To kick off the research phase, the class used Skype to interview a Canadian teacher living in Churchill, Manitoba about the experience of living in an extreme environment. Each group then chose a particular environment to focus on and began to do further research.

As the groups explored their topic, they captured their learnings in the collaborative learning platform Edmodo. Lee used a shared Google Sheets spreadsheet to establish the criteria for completing their research - groups had to describe what made their environment extreme; what resources would be difficult to obtain there; how humans might modify the environment to make it more habitable; and particularly interesting plants and animals found there. Students also used Google Slides to create presentations on their research to share with the class.

When a group had adequately researched their topic they began constructing a model of their extreme environment in Minecraft. For some groups this necessitated further research into how they might achieve certain features of the landscape using the software's environmental building options. Once the environment had been built they then added their human modification, native animals, plants and so on.

To create an 'awesome advert' for their environment the students used Camtasia and Quicktime to make screen captures of their activity in Minecraft as they 'toured' their environment. Before doing this, they worked with pen and paper storyboards to plan the sequence of shots they would use, their dialogue and effects.

Having scripted their dialogue, the groups recorded audio and used iMovie to composite the video and audio elements together and edit as required. For soundtracks, they used the creative commons resource Jamendo Music. The resulting videos were then hosted on the class YouTube channel.

Throughout the whole process, students used Seesaw to share their ongoing efforts with their families, providing an opportunity for critical self-reflection.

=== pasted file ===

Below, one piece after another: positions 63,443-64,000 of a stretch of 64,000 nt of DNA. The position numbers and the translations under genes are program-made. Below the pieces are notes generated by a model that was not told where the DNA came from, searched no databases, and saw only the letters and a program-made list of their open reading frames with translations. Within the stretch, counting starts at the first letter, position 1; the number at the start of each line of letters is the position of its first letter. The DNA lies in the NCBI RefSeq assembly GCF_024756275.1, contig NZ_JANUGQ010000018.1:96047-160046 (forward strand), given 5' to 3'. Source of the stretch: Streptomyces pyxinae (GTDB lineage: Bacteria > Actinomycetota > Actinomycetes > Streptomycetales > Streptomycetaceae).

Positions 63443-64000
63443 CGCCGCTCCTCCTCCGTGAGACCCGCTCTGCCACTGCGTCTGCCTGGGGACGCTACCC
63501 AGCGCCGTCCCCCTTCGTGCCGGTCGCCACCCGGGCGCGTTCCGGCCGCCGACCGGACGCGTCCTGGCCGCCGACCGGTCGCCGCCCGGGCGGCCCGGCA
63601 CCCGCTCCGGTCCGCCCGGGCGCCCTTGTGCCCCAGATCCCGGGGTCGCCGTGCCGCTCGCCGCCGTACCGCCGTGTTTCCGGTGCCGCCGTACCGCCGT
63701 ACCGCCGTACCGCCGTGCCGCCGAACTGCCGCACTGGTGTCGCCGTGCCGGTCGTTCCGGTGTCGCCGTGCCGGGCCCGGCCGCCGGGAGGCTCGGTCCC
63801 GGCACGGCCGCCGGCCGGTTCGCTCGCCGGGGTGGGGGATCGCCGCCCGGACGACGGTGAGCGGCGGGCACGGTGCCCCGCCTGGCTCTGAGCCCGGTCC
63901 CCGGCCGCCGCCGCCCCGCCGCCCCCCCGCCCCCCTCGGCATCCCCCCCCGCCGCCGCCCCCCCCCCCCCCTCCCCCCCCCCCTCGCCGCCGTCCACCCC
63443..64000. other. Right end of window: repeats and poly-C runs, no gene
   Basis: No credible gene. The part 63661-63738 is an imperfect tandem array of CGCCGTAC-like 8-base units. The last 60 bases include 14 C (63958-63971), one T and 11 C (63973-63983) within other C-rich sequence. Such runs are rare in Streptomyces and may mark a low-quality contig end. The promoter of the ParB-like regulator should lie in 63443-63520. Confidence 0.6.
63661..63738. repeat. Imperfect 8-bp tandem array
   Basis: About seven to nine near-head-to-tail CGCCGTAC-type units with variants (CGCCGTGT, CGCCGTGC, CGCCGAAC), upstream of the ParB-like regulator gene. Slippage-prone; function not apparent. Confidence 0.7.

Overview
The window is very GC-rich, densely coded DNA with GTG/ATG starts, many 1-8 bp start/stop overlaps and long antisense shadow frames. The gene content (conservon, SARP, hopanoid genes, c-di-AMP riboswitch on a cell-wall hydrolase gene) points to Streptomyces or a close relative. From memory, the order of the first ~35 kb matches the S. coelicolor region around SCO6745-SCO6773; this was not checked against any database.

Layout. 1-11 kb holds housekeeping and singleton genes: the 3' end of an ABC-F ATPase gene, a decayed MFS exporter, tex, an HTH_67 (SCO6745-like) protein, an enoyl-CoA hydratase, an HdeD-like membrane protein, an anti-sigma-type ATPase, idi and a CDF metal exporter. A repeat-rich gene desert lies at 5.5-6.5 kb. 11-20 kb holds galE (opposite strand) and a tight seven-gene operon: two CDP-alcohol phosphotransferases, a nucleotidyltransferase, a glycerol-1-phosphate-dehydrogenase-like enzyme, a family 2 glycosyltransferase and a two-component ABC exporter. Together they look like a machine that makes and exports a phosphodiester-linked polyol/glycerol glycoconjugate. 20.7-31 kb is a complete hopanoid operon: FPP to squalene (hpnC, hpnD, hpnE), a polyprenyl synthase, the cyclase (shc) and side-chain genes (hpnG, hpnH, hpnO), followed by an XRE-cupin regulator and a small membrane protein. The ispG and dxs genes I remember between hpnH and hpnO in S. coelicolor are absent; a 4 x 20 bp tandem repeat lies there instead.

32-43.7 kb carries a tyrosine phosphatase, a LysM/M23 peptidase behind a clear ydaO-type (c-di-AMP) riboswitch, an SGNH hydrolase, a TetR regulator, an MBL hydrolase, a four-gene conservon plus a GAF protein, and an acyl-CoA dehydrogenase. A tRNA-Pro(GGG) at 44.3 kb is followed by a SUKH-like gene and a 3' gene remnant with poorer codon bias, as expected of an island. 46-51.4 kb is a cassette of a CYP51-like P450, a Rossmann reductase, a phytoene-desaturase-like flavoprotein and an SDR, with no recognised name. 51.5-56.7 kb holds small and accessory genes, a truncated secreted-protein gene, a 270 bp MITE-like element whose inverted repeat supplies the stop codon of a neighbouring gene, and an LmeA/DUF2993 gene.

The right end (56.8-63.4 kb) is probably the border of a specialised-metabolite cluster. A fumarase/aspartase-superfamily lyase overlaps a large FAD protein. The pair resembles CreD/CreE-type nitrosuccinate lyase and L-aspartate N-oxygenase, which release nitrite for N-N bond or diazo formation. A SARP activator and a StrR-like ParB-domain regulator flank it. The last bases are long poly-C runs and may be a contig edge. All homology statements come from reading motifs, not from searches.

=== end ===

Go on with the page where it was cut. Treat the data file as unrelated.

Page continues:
The unit may have finished earlier in the year but if you visit Lee's classroom the evidence is still there. The groups have taken images from their videos and laminated them, these are now placed around the room next to augmented reality 'trigger images'. Using Aurasma software, these triggers let you jump into the projects as you move around the room

When listed exhaustively like this, Lee's approach to technology may seem incredibly complicated. Why is it necessary to use so many different systems and tools? But this is exactly the way that many of us use technology today – dipping in and out of many different applications, often across devices; bringing them together in interesting ways; maintaining an ecosystem of different special purpose tools. This approach to technology brings with it the need for a range of different skills. The effective curation of tools. The ability to get up to speed on an application quickly and independently. Flexibility from one interface to another.

While the students in Lee’s class certainly learnt a lot about extreme environments, they perhaps learnt even more about embracing the technological tools at their disposal. They were becoming capable, independent learners – and creators – through contemporary technology.

Of course they've moved on now. This term they're looking at endangered animals, developing a conservation park in Minecraft to share with experts at Taronga. By end of year Lee hopes to have them making virtual reality experiences in Minecraft VR with Google cardboard. That's going to require Adobe Premiere, so Lee has set himself a holiday project to getting up to speed on that software. It seems it's not only the students who must embrace continual learning in 4H.

Brett Rolfe